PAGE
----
In The Green Mile (1999 film based on a Stephen King novel by the same name), Michael Clarke Duncan plays John Coffey, an innocent man tried and convicted of murder and sentenced in Louisiana for killing two young girls. He’s on death row awaiting capital punishment. The corrections officers responsible for him all become convinced of his innocence based on Coffey’s humility and the peculiar exercise of an extraordinary God-given gift he possesses. Coffey can feel the innocent suffering of others. The world’s hatred and ugliness enter into his mind and he feels what the suffering feel. He’s also able on occasion to extract the physical sufferings of others and absorb them. For example, one night the officers smuggle Coffey out of prison and take him to the home of the prison warden to treat the warden’s wife who is dying from cancer. Coffey beckons the blackness of her cancer into himself and expels it out into the night air.
But for Coffey this is hardly a “gift.” He longs for death because the weight of the world’s suffering is, he says, “like pieces of glass in my head all the time.” He longs for the rest that death would bring him. Check out the video clip. Pretty cool movie if you haven’t seen it. Dwayne and I have at times discussed the idea of likening Coffey to a suffering God as imagined by the likes of Moltmann, Kazoh Kitamor, or even Greg Boyd.
What got me thinking about the coherence of this view of God’s suffering was a comment one prominent open theist made to me to the effect that “God could be much happier than he now is.” I admit this was my view of God for most of my life. But I was in process at the time, so I asked how that would work. “Well, somebody just died and went to hell the hour we’ve been talking. God grieves that. Hence, God is less happy than he might otherwise be.” The idea is that God’s happiness (let us call it ‘the felt quality of God’s experience’ or, as we prefer using Boyd’s language, God’s “aesthetic satisfaction”), fluctuates depending upon how well the world is doing.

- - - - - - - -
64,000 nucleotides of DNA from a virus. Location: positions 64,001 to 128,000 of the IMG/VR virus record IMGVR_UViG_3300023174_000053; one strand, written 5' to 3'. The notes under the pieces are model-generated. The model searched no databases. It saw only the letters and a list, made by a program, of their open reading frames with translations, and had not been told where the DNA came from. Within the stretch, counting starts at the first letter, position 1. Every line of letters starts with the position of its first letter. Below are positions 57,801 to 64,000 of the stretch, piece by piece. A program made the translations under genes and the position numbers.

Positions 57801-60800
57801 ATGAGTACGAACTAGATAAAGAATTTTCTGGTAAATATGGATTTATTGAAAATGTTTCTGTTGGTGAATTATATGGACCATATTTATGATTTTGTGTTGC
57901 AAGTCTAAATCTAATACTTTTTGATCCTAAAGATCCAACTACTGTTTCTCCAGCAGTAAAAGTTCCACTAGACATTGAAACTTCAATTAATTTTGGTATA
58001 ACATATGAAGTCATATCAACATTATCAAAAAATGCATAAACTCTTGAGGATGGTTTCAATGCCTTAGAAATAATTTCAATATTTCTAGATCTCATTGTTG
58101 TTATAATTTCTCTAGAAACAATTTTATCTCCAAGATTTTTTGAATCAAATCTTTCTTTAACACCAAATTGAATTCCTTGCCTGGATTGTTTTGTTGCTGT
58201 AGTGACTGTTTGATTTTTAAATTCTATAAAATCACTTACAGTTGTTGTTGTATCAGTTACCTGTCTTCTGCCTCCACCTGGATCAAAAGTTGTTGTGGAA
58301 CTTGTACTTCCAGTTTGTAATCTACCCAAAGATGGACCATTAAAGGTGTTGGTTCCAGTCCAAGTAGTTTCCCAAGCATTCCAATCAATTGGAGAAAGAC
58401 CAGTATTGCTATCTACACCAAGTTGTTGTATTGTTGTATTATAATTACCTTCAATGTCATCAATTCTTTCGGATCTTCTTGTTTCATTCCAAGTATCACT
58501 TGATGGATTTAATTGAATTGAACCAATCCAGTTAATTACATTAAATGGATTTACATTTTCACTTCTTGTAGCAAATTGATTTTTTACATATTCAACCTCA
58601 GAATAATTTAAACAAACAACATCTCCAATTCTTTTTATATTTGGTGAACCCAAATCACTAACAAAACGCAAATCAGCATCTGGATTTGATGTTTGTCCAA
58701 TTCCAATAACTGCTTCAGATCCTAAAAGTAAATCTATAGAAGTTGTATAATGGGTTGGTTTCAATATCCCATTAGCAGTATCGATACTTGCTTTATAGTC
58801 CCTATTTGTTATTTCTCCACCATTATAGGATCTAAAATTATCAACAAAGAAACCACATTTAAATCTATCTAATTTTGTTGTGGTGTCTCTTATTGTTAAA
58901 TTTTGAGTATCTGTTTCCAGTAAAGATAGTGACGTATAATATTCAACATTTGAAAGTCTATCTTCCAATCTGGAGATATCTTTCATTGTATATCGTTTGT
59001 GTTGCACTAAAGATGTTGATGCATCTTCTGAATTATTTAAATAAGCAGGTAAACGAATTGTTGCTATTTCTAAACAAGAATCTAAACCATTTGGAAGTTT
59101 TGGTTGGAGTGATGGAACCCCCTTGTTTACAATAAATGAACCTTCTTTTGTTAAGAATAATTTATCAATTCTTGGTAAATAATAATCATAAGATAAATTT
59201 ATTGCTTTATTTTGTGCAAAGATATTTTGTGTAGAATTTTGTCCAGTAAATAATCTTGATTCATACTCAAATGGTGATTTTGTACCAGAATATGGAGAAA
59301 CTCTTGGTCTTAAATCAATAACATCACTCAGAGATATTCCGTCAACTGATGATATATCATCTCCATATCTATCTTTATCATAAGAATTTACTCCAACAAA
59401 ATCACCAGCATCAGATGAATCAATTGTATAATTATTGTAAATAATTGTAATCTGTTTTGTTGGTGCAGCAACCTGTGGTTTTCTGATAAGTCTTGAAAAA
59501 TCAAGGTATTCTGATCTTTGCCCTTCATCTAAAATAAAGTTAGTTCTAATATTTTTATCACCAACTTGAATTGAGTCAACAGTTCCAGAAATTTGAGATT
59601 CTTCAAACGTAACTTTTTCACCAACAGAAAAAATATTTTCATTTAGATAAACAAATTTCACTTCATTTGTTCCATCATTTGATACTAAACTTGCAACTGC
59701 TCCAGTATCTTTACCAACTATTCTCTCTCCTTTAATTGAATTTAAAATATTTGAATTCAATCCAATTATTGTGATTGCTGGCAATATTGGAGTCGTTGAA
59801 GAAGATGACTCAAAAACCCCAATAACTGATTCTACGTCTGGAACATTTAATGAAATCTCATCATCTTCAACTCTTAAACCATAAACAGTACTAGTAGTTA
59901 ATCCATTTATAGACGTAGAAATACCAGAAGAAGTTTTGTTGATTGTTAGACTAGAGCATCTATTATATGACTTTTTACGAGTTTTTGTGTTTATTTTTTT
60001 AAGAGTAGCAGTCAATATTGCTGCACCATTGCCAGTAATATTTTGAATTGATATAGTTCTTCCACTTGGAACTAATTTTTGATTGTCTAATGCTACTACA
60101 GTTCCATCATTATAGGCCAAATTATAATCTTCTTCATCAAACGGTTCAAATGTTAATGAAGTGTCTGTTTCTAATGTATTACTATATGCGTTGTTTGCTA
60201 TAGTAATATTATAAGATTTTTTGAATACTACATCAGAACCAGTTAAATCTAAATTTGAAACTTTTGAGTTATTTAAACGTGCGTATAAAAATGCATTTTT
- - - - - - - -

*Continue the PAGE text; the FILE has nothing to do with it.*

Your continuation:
Every instance of benevolence or failure of benevolence in the world increases or diminishes (as the case may be moment by moment) the felt quality of God’s experience, i.e., his happiness. God’s ‘emotional life’ (if we can use the term) is improved or diminished given the relative state of creation. This yields a general formula: Reasons for being happy – reasons for being sad = how happy God is. Makes sense, right? After all, that’s how it works with us, right? Reasons to rejoice – reasons to sorrow = how happy we actually are. John Coffee, mind you, was able to feel both the suffering AND the happiness of the world. His emotional state was simply the difference between reasons he had for being happy minus reasons he had for being sad. Our experience to Coffey’s is similar; but we don’t experience the suffering of others to the depth of emotion equal to those who suffer. But Coffee did. That was his gift. And God, as I understand Moltmann, Boyd, et. al., is a universalized version of Coffey. He feels evil to a depth which not even suffering fallen human beings experience, since their being finite and sinful would diminish their ability to feel the truth of evil. God transcends (in this instance at least!) this created limitation and experiences the world’s suffering infinitely. But in the end, God’s emotional state is still the difference of an equation, between rejoicing over every actual instance of goodness in the world minus sorrowing over every actual failure of such love. None of us has God’s omniscient point of view. His experience would be the ultimate difference. But we do know — so the view goes — that evils actually do diminish the divine happiness. So God is relatively happy, given the up’s and down’s of the world we live in. In the end, we decide how happy God is.
The more I thought about this the less sense it made. More on ‘why’ in the next post. In the meantime, check out The Green Mile.